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Monday, February 24, 2020

Wrongful death trial begins in Mass. court against R.J. Reynolds, grocery store chain


By Glenn Minnis | Mar 18, 2019


DEDHAM, Mass. (Legal Newsline) - Attorneys representing the estate of a Massachusetts nurse who smoked Newports and died of lung cancer seven years ago is arguing the tobacco industry is to blame, while defense attorneys say the woman never attempted to quit.

During opening arguments heard on the morning of March 14, attorney Andrew Rainer the Northeastern University School of Law's Public Health Advocacy Institute told a Superior Court of Massachusetts that Dawn O’Toole was the victim of “a dangerous cigarette design and a scheme to undermine evidence of smoking’s risks.”

The suit names R.J. Reynolds, maker of the Newport brand O’Toole smoked from the time she was a teenager, and New England grocery chain Big Y Foods, where she frequently made her purchases of them, as defendants. Filed on behalf of O’Toole’s daughter, Julie Lagadimas, the proceedings before Judge Elaine Buckley are being webcast gavel-to-gavel by Courtroom View Network.

“This case is basically about two things: a corporation that’s greedy and an addicted smoker,” Rainer added in an opening statement in which he sought to highlight how O’Toole came to be hooked on cigarettes for more than four decades. 

“The tobacco industry’s goal, through advertising, through a reassurance campaign, was to get customers for life. To get somebody addicted to their product who will keep using it their whole life.”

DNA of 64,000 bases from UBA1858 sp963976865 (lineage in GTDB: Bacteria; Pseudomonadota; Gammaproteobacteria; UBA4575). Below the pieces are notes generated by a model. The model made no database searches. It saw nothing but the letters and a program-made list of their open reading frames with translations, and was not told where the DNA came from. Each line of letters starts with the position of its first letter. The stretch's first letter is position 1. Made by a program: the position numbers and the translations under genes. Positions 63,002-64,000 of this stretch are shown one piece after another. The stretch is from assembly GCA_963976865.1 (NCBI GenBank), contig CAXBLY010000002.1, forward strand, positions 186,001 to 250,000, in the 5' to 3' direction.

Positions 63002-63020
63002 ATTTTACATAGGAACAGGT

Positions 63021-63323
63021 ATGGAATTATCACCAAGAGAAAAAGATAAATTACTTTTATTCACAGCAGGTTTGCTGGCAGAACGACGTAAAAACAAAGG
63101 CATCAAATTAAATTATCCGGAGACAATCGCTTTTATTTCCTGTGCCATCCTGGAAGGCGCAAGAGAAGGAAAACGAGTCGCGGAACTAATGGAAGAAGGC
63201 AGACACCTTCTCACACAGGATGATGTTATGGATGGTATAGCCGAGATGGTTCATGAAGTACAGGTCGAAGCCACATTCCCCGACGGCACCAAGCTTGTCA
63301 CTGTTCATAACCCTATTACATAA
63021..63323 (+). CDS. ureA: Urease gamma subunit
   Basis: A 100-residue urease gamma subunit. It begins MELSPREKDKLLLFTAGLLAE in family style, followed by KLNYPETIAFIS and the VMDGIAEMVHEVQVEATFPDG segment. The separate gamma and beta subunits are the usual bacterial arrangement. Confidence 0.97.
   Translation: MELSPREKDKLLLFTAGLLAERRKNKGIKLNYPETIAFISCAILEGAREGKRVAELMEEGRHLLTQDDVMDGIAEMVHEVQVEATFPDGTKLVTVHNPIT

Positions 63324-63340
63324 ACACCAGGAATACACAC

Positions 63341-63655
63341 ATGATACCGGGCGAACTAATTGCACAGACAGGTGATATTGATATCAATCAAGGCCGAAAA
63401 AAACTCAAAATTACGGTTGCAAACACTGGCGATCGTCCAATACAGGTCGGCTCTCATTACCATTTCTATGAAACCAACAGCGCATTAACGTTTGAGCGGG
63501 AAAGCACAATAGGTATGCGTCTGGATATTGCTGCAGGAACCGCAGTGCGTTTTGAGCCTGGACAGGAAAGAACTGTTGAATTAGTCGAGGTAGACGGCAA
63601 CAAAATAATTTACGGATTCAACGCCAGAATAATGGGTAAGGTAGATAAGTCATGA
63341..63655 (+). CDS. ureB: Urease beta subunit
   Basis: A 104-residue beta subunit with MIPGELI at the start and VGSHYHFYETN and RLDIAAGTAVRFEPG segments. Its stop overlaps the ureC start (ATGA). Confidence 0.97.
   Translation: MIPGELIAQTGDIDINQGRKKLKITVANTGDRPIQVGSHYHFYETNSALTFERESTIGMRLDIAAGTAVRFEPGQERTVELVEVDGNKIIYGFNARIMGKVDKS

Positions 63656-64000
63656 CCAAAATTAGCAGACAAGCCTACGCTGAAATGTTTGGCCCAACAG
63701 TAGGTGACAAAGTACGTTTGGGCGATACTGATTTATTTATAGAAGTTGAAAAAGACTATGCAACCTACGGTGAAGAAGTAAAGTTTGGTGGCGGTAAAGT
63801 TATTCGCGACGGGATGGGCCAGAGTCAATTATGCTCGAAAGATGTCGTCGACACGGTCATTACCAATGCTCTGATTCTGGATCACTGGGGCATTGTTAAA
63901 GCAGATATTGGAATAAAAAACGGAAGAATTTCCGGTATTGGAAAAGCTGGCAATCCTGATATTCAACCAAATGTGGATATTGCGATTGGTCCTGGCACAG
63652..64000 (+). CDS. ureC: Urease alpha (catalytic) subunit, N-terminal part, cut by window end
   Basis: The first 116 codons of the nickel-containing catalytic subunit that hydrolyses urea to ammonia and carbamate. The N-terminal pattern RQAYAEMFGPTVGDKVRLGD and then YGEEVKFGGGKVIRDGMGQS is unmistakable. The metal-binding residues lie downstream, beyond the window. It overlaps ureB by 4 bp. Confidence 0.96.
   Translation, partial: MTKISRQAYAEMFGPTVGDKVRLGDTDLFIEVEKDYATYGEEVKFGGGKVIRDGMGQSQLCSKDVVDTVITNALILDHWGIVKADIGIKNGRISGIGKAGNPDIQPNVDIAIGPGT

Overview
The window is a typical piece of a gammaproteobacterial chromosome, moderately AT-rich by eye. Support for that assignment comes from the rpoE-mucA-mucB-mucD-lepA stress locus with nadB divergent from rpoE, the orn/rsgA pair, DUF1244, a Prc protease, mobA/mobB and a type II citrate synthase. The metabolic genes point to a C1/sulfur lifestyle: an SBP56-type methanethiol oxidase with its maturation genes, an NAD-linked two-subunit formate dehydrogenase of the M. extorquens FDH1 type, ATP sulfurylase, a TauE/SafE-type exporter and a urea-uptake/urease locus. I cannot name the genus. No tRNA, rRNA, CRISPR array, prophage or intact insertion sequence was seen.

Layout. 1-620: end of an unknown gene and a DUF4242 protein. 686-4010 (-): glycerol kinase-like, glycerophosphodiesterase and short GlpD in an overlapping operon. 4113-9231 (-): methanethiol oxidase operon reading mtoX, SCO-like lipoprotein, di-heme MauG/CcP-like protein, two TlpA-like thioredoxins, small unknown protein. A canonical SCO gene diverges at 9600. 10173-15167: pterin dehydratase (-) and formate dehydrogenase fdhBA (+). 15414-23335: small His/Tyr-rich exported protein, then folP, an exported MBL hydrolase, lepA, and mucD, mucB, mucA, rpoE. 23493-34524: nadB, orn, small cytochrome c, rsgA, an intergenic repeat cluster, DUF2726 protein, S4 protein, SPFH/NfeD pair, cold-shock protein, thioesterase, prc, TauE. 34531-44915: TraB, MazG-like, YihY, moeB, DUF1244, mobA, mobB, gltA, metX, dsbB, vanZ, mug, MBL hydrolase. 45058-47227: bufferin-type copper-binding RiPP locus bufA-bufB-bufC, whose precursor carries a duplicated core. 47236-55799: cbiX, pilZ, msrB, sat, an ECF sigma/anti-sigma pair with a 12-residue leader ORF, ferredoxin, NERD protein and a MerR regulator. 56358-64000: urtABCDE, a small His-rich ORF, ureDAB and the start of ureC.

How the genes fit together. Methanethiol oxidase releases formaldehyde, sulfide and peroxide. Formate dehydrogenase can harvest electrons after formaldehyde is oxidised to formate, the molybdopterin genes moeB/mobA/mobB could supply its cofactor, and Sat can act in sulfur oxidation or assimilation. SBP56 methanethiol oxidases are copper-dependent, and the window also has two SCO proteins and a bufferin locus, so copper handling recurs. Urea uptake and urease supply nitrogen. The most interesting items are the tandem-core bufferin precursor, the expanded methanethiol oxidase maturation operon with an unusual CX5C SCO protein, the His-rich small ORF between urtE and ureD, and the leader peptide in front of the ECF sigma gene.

O’Toole, a longtime registered nurse with a background in respiratory therapy, continued smoking even after she officially joined the medical profession. She died of lung cancer in 2012 at 54 years old, leaving behind a husband, three children and a host of other relatives.  

Up until 2015, Rainer pointed out Newports were produced by Lorillard Tobacco Co., which he argued over the years “manipulated nicotine levels and added chemicals such as ammonia to make its cigarettes addictive as possible.”

Again, Rainer insisted that act alone is yet another irrefutable example of how driven cigarette makers can be when it comes to the lure of making a profit from their products.

“There was a safer alternative product, and a safer Newport, that they could have made,” he told jurors.

Rainer pointed to a long ago stored away company proposal to market a cigarette with ultra-low nicotine levels. 

“[Lorillard] actually considered making a safer product and decided not to,” he said.

Later, Rainer told the court even as all the clever and aggressive marketing campaigns about smoking worked in lockstep to seduce his client, the nicotine packed in Newports never stopped ravishing her body. He added all her attempts to give up smoking over the years, many of which came before she was ever diagnosed with cancer, ended in complete and utter failure.

During his opening argument, R.J. Reynolds' attorney Kevin D. Boyce, a partner with the Jones Day firm of New York, took issue with much of Rainer’s story, in particular when it came to his recount about all O’Toole’s desperate attempts to give up her smoking habit.  

“I don’t think you’ll see any evidence that Mrs. O’Toole even went 24 hours without smoking in the 40 years between 1970 and 2010,” he said.

Over time, he added O’Toole had more information about the long reported dangers of smoking than most by virtue of being a health care professional, and consciously made the decision to continue smoking all on her own accord.

“There will be no evidence in this case that Mrs. O’Toole did not know or understand the risks of smoking,” he added. “There won’t be any evidence that she was destined to become a life-long smoker, that this was preordained.”

The trial is expected to last about two weeks in the Superior Court of Massachusetts, Norfolk County.

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Jones DaySuperior Court of Massachusetts, Norfolk County

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